Aspirin cuts down the rate at which cell DNA is damaged, explaining its anti-cancer effect, new research has revealed.
It been known for some time, from observational studies and in particular a recent trial of bowel cancer patients looking at relapse rates, that aspirin and other NSAIDs (non-steroidal anti-inflammatory drugs) exert a strong anti-cancer effect in various organs including the lungs, oesophagus and intestines.
But how this class of agent achieves this effect wasn't known. Scientists had speculated that inflammation can trigger cells to divide and, in the process, pick up cancer-causing damage to their DNA, but there was no direct evidence that this was happening.
Now, University of California, San Francisco scientist Carlo Maley and his colleagues have used a group of patients undergoing monitoring for an oesophageal condition - some of whom started using NSAIDs during the study while others stopped using the agents - to track the rate at which the patient's cells acquired potentially cancer-causing DNA changes.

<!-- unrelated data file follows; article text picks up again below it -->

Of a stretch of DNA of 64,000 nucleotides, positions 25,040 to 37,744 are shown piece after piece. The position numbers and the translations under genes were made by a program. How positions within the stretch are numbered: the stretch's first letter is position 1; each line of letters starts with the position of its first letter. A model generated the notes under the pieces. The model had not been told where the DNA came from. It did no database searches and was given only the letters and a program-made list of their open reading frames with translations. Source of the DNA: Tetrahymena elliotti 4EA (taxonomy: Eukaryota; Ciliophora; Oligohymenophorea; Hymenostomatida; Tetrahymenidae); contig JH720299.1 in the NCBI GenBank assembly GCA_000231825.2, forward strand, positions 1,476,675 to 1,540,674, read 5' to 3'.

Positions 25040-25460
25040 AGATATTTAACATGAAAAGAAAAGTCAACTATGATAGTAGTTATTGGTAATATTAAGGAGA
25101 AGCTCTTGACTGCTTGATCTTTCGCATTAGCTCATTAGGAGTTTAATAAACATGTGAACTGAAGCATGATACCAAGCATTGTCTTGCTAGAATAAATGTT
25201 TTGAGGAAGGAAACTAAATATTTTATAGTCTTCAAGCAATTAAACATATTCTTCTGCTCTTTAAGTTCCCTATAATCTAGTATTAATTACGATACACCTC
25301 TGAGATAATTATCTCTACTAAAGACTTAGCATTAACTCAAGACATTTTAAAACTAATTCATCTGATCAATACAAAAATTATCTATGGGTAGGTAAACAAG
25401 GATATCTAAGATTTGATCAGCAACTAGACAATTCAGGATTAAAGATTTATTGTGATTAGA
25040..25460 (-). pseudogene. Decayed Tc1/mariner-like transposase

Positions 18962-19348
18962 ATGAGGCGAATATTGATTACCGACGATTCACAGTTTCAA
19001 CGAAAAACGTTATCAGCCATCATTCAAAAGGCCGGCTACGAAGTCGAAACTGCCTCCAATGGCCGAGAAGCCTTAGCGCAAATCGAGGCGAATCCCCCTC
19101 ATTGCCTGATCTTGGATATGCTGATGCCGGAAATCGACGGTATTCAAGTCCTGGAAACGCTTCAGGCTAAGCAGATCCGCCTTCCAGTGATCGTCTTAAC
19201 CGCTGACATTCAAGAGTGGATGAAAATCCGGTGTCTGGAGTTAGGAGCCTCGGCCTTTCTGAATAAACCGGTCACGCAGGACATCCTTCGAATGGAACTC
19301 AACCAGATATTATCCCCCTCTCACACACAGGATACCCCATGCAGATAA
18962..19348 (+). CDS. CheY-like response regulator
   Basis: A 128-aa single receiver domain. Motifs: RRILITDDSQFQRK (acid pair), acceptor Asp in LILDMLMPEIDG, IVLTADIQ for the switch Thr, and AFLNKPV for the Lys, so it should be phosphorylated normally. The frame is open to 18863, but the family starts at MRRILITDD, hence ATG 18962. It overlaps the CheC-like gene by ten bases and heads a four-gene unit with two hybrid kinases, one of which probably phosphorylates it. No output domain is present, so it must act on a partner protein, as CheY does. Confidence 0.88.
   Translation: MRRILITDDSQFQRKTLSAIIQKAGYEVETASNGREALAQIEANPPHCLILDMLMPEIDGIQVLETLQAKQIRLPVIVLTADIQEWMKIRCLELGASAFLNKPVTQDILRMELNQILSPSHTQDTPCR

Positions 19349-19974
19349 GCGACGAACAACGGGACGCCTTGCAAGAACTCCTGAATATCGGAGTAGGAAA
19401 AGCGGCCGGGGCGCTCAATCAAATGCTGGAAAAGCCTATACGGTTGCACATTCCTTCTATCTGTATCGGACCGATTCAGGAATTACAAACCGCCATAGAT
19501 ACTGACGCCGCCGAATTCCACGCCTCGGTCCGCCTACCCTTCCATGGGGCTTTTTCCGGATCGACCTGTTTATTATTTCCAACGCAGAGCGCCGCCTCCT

Thirteen patients, all with a condition called Barrett's oesophagus - which is a risk factor for oesophageal cancer and requires regular monitoring, were studied over a 6-19 year period.
Over 160 biopsies collected from the patients were examined to look for the rate at which DNA in their oesophageal cells was developing abnormalities.
When the patients were not taking NSAIDs, the team found, their cells picked up changes or mutations at the rate of about 7.8 new abnormalities per year. On aspirin or a related NSAID, however, the rate was ten times smaller - just 0.6 abnormalities per year - in 11 of the 13 patients.
This suggests, the team say in their PLoS Genetics paper, that "the pathway where NSAIDs exert their protective effect involves the reduction in the number of somatic germline [DNA] abnormalities..."